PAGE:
We conclude that defendant was stopped when Welberg told him to "stop" and to "come here" to where Welberg was standing. The officer was in uniform, wearing a badge, and carrying a gun. The officer's directive required defendant to turn around, reverse his course, and walk toward the officer, who was standing about 100 feet away. Under the circumstances, it is highly unlikely that defendant felt free to walk away. The restraint placed on defendant's liberty therefore constituted a stop.

If an encounter does amount to a stop, the officer must have reasonable suspicion that the person stopped has committed a crime. Holmes, 311 Or at 407. As noted, the trial court found that Welberg did not have reasonable suspicion to stop defendant, and the state has not challenged that determination. Accordingly, we conclude that defendant was unlawfully stopped.

Finally, we must address what effect Welberg's unlawful restraint of defendant had on the discovery of the baggie. The state contends that, even if the defendant was unlawfully stopped, there was no causal connection between any illegal conduct and the discovery of the drugs because defendant abandoned the baggie under the car before approaching Welberg, and he was not compelled to do so. In deciding whether a defendant has abandoned protected possessory or privacy interests, we examine the totality of the circumstances. State v. Kauffman, 162 Or App 402, 407, 986 P2d 697 (1999), rev den, 329 Or 650 (2000).

In State v. Morton, 326 Or 466, 953 P2d 374 (1998), the defendant dropped a plastic container containing drugs during an unlawful arrest and denied that the container was hers. The Supreme Court held that the defendant's actions in dropping the container and disclaiming any interest in it were inseparable from the unlawful arrest. The court concluded that the defendant did not abandon her interests in the container:

"[The] defendant dropped the container only after the police had begun the process of taking [the] defendant into custody pursuant to the arrest warrant. Thus, in this instance, the state cannot separate the act of arrest from the dropping of the container; the seizure can be proper only if the arrest itself was authorized by a valid warrant."

Id. at 470.

In contrast to Morton, in State v. Knox, 160 Or App 668, 676, 984 P2d 294, rev den, 329 Or 527 (1999), the issue was whether the defendant's post-arrest relinquishment of a pouch containing cocaine in the back of a police car was obtained by the exploitation of an earlier illegal search of his own vehicle that led to his arrest. We reasoned:

"The 'exploitation' analysis used in [State v.] Rodriguez, [317 Or 27, 854 P2d 399 (1993),] is applicable to the facts in Morton and to this case. Although the Morton court did not expressly apply an 'exploitation' analysis, it is apparent that that is what the court employed. In holding that the container was subject to suppression, the court concluded that the dropping of the container could not be separated from the process of the execution of the arrest based on an invalid warrant. The causal connection between the arrest and the dropping of the container was not interrupted by any intervening events, and the unlawful police conduct directly coerced [the defendant's] actions. To permit the admissibility of the evidence in Morton would be to permit the police to exploit or take advantage of the unlawful arrest.

"Here, in contrast to Morton, the illegal search in the parking lot merely began the chain of events that led to the subsequent discovery of the pouch in the patrol car at the police station. Factually, the seizure of the pouch was separate from any police illegality. As the court noted in Rodriguez, the mere physical presence of the officer in the police parking lot because of the events that began with the search of [the] defendant's car does not, by itself, constitute an exploitation of the illegal search. The search and the arrest for what was discovered in [the] defendant's car were complete when [the] defendant was handcuffed and placed in the patrol car. His transportation to the police station during which his alleged deposit occurred was an event that intervened between the illegal search and seizure and the seizure at issue here."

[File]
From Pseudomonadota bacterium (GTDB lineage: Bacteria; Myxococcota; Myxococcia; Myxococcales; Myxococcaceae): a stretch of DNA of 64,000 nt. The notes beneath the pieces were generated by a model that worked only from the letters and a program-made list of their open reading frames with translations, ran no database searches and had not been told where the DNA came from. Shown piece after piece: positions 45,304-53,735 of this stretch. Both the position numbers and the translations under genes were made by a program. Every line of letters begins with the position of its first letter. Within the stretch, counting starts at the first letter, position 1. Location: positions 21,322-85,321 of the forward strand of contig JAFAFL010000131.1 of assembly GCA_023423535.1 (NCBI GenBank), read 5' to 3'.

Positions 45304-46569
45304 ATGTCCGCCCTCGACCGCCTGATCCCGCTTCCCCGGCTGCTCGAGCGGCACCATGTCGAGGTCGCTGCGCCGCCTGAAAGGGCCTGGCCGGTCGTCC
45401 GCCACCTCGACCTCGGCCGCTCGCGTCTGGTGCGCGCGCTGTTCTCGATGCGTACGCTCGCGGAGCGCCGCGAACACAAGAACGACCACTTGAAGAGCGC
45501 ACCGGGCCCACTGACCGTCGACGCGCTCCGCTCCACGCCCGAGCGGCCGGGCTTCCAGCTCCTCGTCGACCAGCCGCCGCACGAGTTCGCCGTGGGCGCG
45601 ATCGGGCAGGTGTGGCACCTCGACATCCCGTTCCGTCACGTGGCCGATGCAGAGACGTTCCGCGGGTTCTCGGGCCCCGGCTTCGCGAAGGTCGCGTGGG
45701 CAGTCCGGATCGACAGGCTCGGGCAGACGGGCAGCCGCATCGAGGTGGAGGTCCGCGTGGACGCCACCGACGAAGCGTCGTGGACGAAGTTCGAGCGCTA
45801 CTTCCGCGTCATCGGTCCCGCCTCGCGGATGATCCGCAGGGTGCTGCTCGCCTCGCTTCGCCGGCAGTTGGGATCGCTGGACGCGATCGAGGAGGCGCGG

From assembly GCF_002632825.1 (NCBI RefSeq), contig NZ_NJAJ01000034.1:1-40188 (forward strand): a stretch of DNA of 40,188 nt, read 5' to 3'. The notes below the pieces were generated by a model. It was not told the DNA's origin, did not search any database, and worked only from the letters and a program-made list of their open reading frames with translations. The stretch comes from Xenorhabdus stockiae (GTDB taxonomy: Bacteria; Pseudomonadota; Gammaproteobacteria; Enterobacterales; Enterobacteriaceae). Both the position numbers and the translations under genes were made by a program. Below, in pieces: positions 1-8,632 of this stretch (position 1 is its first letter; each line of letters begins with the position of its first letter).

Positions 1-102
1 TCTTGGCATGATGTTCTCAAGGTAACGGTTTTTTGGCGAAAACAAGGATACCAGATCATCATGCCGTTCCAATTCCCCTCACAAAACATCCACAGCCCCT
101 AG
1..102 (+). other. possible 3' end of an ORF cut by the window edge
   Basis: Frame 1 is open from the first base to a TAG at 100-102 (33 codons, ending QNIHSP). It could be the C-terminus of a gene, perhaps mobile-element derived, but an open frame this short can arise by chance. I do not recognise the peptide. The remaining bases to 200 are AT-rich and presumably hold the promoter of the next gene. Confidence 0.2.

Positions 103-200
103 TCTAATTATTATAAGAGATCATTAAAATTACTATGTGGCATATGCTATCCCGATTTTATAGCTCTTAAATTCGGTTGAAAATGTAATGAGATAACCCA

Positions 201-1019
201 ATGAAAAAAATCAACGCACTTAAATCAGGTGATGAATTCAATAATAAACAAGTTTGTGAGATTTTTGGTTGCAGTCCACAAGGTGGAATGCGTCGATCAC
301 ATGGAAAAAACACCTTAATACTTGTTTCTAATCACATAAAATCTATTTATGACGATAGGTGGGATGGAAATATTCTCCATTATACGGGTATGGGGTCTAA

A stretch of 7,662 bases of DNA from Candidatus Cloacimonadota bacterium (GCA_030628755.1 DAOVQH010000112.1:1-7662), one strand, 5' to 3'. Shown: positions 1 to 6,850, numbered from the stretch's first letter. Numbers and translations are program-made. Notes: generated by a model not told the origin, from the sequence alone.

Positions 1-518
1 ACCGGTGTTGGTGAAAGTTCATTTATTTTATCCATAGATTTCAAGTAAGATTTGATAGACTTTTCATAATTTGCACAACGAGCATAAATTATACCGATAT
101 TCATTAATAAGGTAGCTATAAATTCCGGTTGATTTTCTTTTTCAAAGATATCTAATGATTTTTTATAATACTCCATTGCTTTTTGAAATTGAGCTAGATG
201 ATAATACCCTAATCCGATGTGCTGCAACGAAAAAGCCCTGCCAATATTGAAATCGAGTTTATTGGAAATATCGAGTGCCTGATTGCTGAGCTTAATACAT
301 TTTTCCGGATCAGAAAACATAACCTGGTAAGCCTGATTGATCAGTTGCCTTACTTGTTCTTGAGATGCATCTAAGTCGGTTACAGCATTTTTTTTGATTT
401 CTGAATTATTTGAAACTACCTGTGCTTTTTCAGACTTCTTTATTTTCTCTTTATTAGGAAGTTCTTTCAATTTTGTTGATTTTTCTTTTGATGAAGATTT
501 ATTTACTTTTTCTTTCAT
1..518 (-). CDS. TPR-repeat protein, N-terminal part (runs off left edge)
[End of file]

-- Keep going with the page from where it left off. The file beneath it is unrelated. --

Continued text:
Knox, 160 Or App at 678-79 (emphasis in original; citation omitted).

Here, as in Morton, defendant's act of discarding the baggie cannot be separated from the police action. Unlike in Knox, there were no intervening events between the illegal stop and defendant dropping the drugs under the car. Defendant's actions took place immediately after the officer's instruction to stop and to come to where the officer was standing; he discarded the baggie while en route to the officer. There is nothing in the record that would support a determination that defendant's actions were not prompted by the illegal stop. Under all the circumstances here, we conclude that defendant did not abandon his privacy and possessory interests in the baggie and its contents. (2)

Reversed and remanded with instructions to permit defendant to withdraw plea.


1. Specifically, the trial court made the following oral findings of fact:

"Certainly, in this case [Welberg] did cause [defendant] to change his direction, but in doing so it was no different from anybody calling out to somebody saying, hello there, let's talk. All of us who work with people sometimes see people a block away and we call out to them and they stop and either we go over to them or they come to us. It makes no difference which direction a party takes to complete the request to stop and converse. * * * What is unique about this * * * encounter * * * is the following. Had [Welberg] once [defendant] was in his presence frisked him and found drugs then we'd have a real issue because I am specifically finding that * * * Welberg had no basis to reasonably suspect that [defendant] was about to commit a crime or had committed a crime, so he had absolutely no reason * * * to frisk or make the kind of inquiries that are allowed under [ORS 131.615]."

Return to previous location.


2. Because we reverse the trial court's denial of defendant's motion to suppress under Article I, section 9, of the Oregon Constitution, we do not reach defendant's federal constitutional claim.

Return to previous location.


Top of page Go home